Femoral stem subsidence in cementless total hip arthroplasty: a retrospective single-centre study
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Purpose and hypothesis
Subsidence is a known reason for early failure of total hip arthroplasty (THA). In particular, cementless THA might be vulnerable to migration. The present study analysed femoral stem subsidence after primary cementless THA. Prosthetic and anatomical risk factors for early femoral stem subsidence were evaluated.
Two hundred thirty-one consecutive patients who underwent primary cementless THA in a single centre were retrospectively analysed. Post-operative results were evaluated in consideration of prosthetic and anatomical properties in correlation with subsidence on standing pelvic anteroposterior radiographs. Stem type and design, demographic data, BMI, canal flare index (CFI) and canal fill ratio (CFR) were evaluated.
The subsidence rate was significantly higher in collarless femoral stems [3.1 mm (SD 2.8 mm) vs. 1.9 mm (SD 1.5 mm); p = 0.013] while the anatomical type of the proximal femur as described by the canal flare index did not influenced subsidence (p = 0.050). Also, the canal fill ratio showed no significant correlation with subsidence at any level.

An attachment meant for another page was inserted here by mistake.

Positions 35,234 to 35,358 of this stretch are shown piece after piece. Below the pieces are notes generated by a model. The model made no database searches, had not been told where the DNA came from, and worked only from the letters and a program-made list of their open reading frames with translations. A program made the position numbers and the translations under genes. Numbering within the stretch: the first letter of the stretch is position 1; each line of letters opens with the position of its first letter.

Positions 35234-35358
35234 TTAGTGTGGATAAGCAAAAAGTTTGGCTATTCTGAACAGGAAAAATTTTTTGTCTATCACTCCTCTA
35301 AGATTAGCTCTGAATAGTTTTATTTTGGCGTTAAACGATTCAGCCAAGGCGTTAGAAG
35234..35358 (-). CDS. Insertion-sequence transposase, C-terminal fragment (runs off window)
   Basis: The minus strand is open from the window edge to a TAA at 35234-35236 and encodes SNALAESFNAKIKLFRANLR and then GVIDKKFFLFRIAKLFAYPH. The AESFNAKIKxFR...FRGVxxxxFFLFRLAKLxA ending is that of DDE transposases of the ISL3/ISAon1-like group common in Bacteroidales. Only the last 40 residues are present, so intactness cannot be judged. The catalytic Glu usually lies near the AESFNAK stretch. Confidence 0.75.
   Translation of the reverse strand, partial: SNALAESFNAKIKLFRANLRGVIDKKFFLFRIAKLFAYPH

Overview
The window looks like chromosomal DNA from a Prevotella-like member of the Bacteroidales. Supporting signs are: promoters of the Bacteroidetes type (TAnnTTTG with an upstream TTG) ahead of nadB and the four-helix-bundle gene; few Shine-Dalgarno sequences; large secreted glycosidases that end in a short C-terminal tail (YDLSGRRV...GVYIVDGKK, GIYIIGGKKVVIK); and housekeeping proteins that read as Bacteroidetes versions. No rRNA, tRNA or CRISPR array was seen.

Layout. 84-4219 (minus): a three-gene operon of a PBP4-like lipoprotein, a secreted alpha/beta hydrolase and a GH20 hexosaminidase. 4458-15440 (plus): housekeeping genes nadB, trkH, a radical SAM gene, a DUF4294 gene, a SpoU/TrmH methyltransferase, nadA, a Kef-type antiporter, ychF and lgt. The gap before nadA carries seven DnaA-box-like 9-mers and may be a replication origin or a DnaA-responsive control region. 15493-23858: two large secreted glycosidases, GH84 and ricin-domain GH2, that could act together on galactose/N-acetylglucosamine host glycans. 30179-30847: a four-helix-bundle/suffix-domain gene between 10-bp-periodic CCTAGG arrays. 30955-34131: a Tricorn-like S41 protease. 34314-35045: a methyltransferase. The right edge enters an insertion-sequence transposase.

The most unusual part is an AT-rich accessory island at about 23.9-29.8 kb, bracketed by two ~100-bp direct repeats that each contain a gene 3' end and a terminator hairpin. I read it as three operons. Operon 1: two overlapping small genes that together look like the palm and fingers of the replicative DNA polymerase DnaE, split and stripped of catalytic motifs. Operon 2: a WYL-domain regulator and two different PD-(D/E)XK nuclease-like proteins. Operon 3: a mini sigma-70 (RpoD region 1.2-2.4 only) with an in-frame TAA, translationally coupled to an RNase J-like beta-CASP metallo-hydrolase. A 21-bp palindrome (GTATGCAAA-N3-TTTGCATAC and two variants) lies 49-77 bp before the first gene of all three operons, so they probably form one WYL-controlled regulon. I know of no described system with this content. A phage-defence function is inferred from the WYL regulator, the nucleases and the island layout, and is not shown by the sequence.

In the present study, stem subsidence was significantly higher in the collarless group compared to collared stems. No anatomical parameter (CFI and CFR) could be identified as risk factor for subsidence. Neither age nor BMI influenced subsidence in this cohort. Still, subgroup analysis indicated a sex-dependent role of BMI. Prospective studies of large cohorts should address the problem of subsidence in the future.
Level of evidence
Retrospective therapeutic study, Level IV.
KeywordsHip arthroplasty Stem subsidence Aseptic loosening Cementless THA
We thank Dr. N. Venkatesh Kumar for measurements and data acquisition.
Compliance with ethical standards
Conflict of interest
The authors declare that they have no conflict of interest.
This article does not contain any studies with human participants or animals performed by any of the authors.
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